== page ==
History Summer Courses


    United States History to 1877

  • HIS 10A

    Session 2

    Focuses on the building of British American colonies and the establishment, disintegration, and reconstruction of the nation with an emphasis on how class, race, ethnicity, and gender impacted colonial development and structured the nation's agenda and the definition of citizenship. Satisfies American History and Institutions Requirement. (General Education Code(s): ER, IH.)

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    Instructor: Jaclyn Schultz


  • United States History, 1877 to 1977

  • HIS 10B

    Session 1

    Surveys the political, social, and cultural history of the United States from 1877 to 1977. Focuses on national politics with emphasis on how class, race, ethnicity, and gender changed the nation's agenda. Satisfies American History and Institutions Requirement. (General Education Code(s): ER, IH.)

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    Instructor: Erik Bernardino


  • Introduction To American Religious Culture

  • HIS 13

    Session 1

    Introduction to the many communities found within the American religious landscape, balancing extraordinary diversity characterizing American pluralism against the dominant religious culture. Proceeds historically, engaging major problems and developments including utopianism, the rise of evangelicalism, religion and reform, manifest destiny, secularization and modernity, and the intersection of politics and religion. (General Education Code(s): TA.)

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    Instructor: Taylor Kirsch


  • Early Modern East Asia

  • HIS 40A

    Session 1

    Surveys the history of East Asia from 1500 to 1894. Covers political, social, economic, and cultural histories of China, Japan, and Korea with the goal of perceiving a regional history that encompassed each society. (General Education Code(s): CC.)

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    Instructor: Minghui Hu


  • Medical and Scientific Terminology (online)

  • HIS 60

    Session 2 

    Online only course. 

    Trains students in the principals that will help them make sense of Greco-Latin scientific and technical vocabulary. Introduces Greco-Roman natural philosophy and its general cultural context, and explains the historical relationship of that tradition to the emergence of modern European experimental science and technology. (General Education Code(s): PE-T.)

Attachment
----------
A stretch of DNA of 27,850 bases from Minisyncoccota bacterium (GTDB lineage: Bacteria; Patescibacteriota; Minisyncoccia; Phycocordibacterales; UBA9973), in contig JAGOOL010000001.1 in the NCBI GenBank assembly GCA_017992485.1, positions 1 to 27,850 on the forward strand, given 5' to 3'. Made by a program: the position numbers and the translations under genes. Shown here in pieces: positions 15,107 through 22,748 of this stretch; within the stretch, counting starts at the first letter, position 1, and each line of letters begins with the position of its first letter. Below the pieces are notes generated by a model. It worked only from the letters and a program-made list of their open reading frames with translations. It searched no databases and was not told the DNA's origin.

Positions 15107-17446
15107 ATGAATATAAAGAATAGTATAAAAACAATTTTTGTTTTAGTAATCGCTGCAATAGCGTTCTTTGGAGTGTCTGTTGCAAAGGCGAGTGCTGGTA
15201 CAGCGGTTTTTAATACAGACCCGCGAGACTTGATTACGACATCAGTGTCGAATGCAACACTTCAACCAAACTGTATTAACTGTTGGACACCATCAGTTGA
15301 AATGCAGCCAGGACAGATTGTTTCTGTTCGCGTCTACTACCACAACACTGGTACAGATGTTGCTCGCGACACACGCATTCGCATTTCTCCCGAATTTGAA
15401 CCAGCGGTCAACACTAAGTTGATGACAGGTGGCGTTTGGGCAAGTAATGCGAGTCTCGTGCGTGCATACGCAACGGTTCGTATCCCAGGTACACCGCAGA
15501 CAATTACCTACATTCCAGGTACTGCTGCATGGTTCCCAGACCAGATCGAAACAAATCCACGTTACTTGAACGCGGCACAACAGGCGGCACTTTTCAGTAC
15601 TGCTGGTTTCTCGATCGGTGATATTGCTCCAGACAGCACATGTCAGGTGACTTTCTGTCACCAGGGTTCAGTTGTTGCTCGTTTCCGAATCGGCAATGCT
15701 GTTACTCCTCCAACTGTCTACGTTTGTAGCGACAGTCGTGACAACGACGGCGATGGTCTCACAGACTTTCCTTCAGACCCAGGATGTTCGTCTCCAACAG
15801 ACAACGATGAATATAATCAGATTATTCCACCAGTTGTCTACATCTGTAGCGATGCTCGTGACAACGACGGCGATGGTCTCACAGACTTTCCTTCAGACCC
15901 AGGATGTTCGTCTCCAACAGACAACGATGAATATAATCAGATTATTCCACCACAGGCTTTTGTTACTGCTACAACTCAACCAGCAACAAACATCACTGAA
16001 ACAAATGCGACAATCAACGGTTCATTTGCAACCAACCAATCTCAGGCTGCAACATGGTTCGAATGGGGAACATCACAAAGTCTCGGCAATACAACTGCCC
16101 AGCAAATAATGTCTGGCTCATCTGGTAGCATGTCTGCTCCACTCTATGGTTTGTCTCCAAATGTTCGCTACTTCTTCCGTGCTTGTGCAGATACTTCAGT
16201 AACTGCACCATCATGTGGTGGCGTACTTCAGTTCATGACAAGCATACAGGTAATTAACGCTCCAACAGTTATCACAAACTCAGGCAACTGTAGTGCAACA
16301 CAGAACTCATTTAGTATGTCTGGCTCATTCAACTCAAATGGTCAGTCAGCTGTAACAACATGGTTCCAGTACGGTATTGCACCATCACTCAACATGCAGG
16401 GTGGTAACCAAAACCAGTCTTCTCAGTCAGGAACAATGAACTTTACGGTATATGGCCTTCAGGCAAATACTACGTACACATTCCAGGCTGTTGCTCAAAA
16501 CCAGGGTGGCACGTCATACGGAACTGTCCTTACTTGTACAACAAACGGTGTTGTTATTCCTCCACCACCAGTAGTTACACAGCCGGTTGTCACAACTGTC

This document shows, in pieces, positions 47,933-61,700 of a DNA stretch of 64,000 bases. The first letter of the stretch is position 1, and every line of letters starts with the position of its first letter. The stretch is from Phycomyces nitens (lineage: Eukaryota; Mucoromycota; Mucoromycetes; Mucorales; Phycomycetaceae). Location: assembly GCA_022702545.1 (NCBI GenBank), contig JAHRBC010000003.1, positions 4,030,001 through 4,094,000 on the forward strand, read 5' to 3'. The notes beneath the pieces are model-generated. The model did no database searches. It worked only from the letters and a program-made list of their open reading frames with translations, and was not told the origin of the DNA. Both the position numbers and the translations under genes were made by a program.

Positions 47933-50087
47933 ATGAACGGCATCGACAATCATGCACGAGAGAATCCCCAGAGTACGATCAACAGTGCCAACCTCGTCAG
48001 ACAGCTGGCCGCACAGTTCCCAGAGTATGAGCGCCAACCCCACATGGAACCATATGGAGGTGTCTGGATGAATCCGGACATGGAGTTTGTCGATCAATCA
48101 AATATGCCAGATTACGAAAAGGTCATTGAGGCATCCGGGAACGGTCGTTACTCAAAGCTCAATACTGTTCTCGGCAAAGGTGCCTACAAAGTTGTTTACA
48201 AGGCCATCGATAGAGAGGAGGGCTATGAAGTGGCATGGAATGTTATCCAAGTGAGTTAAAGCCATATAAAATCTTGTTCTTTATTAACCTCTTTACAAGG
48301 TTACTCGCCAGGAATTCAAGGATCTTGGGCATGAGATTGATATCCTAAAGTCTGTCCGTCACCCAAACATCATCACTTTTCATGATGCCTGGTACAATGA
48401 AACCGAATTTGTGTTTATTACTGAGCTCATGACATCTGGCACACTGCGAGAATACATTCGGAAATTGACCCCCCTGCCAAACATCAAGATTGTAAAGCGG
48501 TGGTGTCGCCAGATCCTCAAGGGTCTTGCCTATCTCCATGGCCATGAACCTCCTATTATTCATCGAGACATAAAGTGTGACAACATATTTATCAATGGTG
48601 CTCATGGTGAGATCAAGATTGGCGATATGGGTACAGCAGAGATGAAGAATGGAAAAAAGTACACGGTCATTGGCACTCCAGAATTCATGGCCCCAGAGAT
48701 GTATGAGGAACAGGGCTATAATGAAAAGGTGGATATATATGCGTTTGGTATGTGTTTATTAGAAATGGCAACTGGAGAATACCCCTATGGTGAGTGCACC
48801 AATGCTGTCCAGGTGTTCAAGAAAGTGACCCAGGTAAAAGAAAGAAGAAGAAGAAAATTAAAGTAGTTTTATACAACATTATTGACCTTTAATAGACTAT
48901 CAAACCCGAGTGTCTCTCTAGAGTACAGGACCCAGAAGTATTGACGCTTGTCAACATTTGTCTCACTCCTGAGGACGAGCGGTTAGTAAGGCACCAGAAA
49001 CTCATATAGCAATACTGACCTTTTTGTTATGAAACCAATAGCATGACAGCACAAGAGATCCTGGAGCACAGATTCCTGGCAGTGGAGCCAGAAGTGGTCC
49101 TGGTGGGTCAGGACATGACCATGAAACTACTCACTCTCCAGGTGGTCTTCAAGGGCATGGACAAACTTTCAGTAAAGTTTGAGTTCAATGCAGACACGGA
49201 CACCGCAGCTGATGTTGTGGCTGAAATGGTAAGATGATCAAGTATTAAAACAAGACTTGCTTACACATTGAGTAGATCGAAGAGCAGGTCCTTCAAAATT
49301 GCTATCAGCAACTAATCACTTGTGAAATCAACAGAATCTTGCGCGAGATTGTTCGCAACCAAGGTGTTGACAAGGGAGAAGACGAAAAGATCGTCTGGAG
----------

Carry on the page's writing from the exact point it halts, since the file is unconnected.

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    Instructor: Charles Hedrick

    Expectations and Course video


  • Topics In The World History Of Science (online)

  • HIS 101D

    Session 1

    Online only class. 

    Human curiosity and inquiry changed and varied widely across Eurasia. We will survey and understand how the curiosity and inquiry were framed in three major civilizational settings (China, Islam and Judeo-Christian) from the end of the Mongol conquest of Eurasia to the beginning of industrial capitalism. During this period, most people lived in an agrarian society and political hierarchy of various kinds. It was a different world from our industrial and even post-industrial world we currently reside and it will take quite a lot of imagination and understanding to venture into their world: Why and how did they watch sky, track the movement of the Sun, draw maps, make tools and weapons, heal the sick, preserve and pass on what they had learned? May be repeated for credit. (General Education Code(s): SI.)

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    Instructor: Minghui Hu

    Syllabi and Course video


  • Colonial Mexico

  • HIS 134A

    Session 1

    Covers the social, cultural, economic, and political history of colonial Mexico (New Spain). Special attention paid to colonial identity formation, religion, and labor systems. Begins by examining indigenous societies prior to the arrival of Europeans and concludes with Mexico's independence movement in the early 19th century. (General Education Code(s): ER.)

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    Instructor: Matt O'Hara